It is possible, given that we still understand so little of the brain, that it has evolved in such a way that it does bridge the gap between the subatomic world and the macroscopic world? Perhaps the free will of the quark is transmitted up through the intermediary of the brain and into the otherwise deterministic macroscopic world. But if this is true, does it preclude the possibility of a truly living simulation? Are the human beings inside the computer doomed to be dead, deterministic automata, lacking the quantum free will of the real ones?
As new modes of technology-driven learning come to the fore, those who can take advantage of them will be both independent learners and critical thinkers. But below that surface, something that connects much of this work is philosophy, or more specifically, how to make philosophical principles relevant in today’s world.
Examining Descartes’s Cogito, one can find that rather than philosophy and reason being a shield from horror and madness, the truth might be the opposite.
Michel Foucault’s response to Jacques Derrida’s assertion that Foucault misinterpreted Descartes’s Cogito.
Jacques Derrida is known as the founder of deconstruction, a mode of critical analysis or hermeneutics that problematizes and complicates the act of reading and demonstrates how books cannot be reduced into comprehensible meanings. But in his book Writing and Difference, he delivers a rather cogent interpretation of Descartes’s Meditations, an interpretation that remains faithful to something as suspect as Descartes’s “intentions.” He does this in response to his mentor Michel Foucault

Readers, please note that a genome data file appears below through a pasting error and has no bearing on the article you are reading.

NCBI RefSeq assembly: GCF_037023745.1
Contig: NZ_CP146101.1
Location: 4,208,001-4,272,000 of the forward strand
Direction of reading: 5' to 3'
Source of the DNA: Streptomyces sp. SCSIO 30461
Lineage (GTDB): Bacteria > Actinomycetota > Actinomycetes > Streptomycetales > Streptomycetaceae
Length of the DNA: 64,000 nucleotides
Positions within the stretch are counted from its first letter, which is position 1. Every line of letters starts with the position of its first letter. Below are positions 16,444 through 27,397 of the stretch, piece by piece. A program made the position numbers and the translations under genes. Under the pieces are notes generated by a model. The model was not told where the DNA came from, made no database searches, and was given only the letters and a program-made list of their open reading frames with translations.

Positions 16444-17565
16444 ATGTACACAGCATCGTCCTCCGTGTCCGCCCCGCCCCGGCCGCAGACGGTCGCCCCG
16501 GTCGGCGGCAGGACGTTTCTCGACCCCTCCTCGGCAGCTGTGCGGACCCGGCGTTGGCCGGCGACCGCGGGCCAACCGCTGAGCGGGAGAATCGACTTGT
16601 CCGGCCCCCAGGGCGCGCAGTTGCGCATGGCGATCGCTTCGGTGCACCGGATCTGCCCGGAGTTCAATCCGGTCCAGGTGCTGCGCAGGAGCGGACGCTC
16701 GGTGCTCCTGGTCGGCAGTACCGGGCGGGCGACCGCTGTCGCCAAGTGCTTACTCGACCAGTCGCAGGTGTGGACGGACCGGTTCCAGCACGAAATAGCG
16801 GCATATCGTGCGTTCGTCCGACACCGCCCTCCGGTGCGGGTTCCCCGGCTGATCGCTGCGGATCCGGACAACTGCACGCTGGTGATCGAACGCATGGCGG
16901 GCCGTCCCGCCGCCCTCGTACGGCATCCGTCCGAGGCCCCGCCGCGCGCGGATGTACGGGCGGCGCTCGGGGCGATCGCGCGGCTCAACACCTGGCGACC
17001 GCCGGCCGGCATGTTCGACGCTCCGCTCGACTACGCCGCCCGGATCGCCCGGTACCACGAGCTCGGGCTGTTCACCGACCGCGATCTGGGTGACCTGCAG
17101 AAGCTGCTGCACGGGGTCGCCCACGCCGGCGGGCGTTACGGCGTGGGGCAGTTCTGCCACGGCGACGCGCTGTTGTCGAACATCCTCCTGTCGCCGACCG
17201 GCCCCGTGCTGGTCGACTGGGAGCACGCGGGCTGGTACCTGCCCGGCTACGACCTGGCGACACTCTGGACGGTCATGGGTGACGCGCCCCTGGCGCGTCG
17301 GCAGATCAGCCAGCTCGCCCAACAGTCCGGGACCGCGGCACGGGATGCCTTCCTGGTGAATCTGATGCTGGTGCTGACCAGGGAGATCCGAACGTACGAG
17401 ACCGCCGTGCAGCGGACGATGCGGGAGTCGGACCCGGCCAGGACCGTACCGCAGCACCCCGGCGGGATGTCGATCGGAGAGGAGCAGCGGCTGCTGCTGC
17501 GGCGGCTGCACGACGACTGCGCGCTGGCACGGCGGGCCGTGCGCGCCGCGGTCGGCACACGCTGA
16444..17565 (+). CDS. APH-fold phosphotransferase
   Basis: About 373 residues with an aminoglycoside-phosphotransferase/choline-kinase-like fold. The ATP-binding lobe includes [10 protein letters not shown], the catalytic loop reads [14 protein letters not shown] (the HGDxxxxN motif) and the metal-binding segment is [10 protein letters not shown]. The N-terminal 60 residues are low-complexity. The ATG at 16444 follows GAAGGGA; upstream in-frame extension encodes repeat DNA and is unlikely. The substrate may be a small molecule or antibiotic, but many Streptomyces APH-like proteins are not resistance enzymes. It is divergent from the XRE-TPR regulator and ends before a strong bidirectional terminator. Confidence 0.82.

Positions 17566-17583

On many episodes we’ve mentioned in passing, or given some author’s criticism of, the classic arguments for the existence of God: -The ontological argument, whereby some quality of the idea of God itself is supposed to necessitate that such a being exists. The most famous versions are by Descartes and St. Anselm. -The cosmological argument, which deduces from the fact Continue Reading …
After listening to “Philosophy: The Classics” several times and many episodes of “Philosophy Bites”, Seth feels moved to sing the praises of Nigel Warburton.
An amusing article by Jeanette DeMain on Salon.com about Amazon one-star reviews of classic books caught my eye. Its thesis is that for every book our culture (or likely, you in particular) finds great, there’s likely a horrific review of it posted. Now, of course many of these reviews are by semi-literate anti-intellectual assholes. Still, I think that history and Continue Reading …
On Descartes’s Meditations 1 and 2.